5. The way people in Western countries think has changed dramatically over just the last century, concepts like “family honor” were strong 100 years ago, today “individuality” is supreme. The same transformation is now taking place in other cultures as they become wealthier, better educated, and more worldly. So I’m skeptical that comparisons between Western and Eastern cultures have much to show us unless they take into account what time period in a societies development is being compared.

    1. I hope that proves to be true. Chinese culture has a long history, as Spengler notes, but for all except the last couple or three decades of said history, Chinese culture was based on a tiny ruling class and a vast proletariat of illiterate peasants. That is, to say the least, no longer true. Well-educated, personally capable people are, I think, going to increasingly resent the ability of latter-day “Emperors” to arbitrarily order the ends of their lives and those of their families for the sorts of reasons that have historically passed muster in China.

    2. So I’m skeptical that comparisons between Western and Eastern cultures have much to show us unless they take into account what time period in a societies development is being compared.

      Why do you think that development over time will lead to a Western type of culture? Would they without Western Civilization as a guide?

      The diversity of human cultures and societal structures shows that there is no one development path and that universal traits exist but don’t necessarily lead in any direction. Take religion for example. It is universal, even with people who think they don’t follow a religion, but it manifests in radically different ways, from the human sacrifice of the Aztecs to the flagellation of AGW proponents to beliefs that reality is a computer simulation and even belief in atheism.

  6. Mr Kipling figured this out 110 years ago.
    The Stranger
    The Stranger within my gate,
    He may be true or kind,
    But he does not talk my talk—
    I cannot feel his mind.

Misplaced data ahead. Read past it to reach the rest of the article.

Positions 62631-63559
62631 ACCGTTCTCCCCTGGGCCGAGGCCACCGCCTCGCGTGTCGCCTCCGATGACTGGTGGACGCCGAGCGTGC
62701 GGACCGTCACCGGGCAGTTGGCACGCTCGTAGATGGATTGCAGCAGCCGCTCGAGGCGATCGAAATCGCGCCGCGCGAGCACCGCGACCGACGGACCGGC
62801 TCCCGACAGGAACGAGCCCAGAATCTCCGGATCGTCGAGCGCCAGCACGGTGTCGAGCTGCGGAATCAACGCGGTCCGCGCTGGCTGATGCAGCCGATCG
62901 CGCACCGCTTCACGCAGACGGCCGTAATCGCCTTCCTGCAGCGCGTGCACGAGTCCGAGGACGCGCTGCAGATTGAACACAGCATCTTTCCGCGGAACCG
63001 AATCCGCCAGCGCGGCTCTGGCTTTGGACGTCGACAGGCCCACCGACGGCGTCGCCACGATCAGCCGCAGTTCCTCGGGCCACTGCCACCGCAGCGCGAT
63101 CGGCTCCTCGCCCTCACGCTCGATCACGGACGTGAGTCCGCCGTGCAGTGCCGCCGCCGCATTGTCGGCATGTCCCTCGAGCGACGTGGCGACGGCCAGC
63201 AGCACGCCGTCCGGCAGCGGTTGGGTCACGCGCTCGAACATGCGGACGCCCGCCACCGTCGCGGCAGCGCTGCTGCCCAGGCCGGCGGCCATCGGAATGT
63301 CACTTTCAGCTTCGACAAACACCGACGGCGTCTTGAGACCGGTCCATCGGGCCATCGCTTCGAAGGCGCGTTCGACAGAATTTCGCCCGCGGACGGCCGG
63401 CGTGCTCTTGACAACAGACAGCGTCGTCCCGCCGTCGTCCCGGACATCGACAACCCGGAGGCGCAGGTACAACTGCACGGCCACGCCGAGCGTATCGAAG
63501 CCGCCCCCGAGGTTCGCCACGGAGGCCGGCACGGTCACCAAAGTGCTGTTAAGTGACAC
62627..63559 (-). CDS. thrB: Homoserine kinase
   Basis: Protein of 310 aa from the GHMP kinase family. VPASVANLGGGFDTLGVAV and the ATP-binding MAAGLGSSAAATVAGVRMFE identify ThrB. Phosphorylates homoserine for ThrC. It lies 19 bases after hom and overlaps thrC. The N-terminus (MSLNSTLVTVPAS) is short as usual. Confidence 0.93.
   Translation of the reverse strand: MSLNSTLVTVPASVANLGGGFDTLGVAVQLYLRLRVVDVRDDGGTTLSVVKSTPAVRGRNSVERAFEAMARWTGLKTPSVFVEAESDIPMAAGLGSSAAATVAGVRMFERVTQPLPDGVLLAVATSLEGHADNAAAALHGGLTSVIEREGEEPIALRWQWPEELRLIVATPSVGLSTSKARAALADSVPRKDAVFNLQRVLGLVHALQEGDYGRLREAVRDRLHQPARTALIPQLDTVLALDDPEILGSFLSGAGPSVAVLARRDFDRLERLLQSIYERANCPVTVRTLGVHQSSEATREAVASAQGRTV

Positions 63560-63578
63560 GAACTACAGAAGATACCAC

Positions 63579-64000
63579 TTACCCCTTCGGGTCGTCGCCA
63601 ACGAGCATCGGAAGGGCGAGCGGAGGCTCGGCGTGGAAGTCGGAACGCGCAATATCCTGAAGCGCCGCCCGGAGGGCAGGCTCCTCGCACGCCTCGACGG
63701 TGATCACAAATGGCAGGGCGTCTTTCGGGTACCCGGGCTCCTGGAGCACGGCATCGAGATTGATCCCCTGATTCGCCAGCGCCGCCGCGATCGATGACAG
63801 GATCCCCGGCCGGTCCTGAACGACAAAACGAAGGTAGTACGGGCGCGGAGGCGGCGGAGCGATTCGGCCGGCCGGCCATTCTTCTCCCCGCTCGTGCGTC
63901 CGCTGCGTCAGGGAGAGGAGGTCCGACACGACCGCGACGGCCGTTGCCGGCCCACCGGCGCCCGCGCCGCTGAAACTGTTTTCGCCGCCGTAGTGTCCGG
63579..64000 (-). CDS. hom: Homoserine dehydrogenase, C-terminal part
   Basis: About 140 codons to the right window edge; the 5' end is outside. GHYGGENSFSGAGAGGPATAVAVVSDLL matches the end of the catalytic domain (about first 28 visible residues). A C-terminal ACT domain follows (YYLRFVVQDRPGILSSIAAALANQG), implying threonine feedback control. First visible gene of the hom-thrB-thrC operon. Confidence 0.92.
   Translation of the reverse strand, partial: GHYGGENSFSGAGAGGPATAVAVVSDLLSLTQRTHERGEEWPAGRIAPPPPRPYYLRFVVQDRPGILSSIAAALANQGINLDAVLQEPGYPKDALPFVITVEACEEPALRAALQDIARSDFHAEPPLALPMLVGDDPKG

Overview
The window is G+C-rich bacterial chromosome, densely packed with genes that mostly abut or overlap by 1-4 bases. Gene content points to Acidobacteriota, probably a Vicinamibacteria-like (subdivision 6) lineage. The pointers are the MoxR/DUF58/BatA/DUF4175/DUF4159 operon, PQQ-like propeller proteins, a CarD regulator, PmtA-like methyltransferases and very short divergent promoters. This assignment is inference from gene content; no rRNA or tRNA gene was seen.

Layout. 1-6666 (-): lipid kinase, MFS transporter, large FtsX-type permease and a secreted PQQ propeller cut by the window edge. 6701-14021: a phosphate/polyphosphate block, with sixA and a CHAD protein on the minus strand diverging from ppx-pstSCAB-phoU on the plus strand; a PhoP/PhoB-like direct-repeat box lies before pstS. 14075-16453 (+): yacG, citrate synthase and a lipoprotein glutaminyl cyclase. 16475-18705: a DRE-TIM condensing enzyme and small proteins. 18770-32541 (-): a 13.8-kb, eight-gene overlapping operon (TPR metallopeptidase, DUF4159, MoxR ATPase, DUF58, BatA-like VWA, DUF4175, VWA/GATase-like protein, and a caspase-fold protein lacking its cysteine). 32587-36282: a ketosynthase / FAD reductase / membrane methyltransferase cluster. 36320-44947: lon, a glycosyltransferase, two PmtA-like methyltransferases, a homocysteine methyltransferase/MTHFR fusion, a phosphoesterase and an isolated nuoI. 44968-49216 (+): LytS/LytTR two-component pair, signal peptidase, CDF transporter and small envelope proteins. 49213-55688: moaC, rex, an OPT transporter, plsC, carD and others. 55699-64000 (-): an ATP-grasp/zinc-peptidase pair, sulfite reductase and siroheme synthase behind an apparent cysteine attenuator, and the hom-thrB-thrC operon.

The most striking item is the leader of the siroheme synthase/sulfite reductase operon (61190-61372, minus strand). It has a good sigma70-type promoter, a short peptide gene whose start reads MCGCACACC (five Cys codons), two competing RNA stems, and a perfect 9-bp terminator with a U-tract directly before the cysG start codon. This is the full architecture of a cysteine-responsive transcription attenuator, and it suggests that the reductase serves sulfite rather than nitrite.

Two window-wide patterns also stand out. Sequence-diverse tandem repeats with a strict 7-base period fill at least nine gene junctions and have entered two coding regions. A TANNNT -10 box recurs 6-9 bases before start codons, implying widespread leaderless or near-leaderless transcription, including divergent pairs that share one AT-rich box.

I see the face and the eyes and the mouth,
    But not the soul behind.

    The men of my own stock,
    They may do ill or well,
    But they tell the lies I am wonted to,
    They are used to the lies I tell;
    And we do not need interpreters
    When we go to buy or sell.

    The Stranger within my gates,
    He may be evil or good,
    But I cannot tell what powers control—
    What reasons sway his mood;
    Nor when the Gods of his far-off land
    Shall repossess his blood.

    The men of my own stock,
    Bitter bad they may be,
    But, at least, they hear the things I hear,
    And see the things I see;
    And whatever I think of them and their likes
    They think of the likes of me.

    This was my father’s belief
    And this is also mine:
    Let the corn be all one sheaf—
    And the grapes be all one vine,
    Ere our children’s teeth are set on edge
    By bitter bread and wine.

    1. Yet:

      Oh, East is East, and West is West, and never the twain shall meet,
      Till Earth and Sky stand presently at God’s great Judgment seat;
      But there is neither East nor West, Border, nor Breed, nor Birth,
      When two strong men stand face to face, though they come from the ends of the earth!

      The first two lines express the cynicism that fundamental differences cannot be overcome, but the next two, and the rest of the poem, argue against the cynicism.

      I do not agree with Spengler that characteristics are immutable, and what has prevailed in the past is template for the future. Prosperity begets autonomy. It takes time, but the seed will flower when subjected to that environment.

  7. If Chinese culture did get more individualistic and therefore more in favor of individual liberty, you can bet the collectivists, inside and outside China, would be bemoaning the fact. A few years ago there were articles about how India was becoming more individualistic (thanks, interestingly enough, to the popularity of Ayn Rand), and the article contained a lot of collectivist wailing and gnashing of teeth–music to my ears.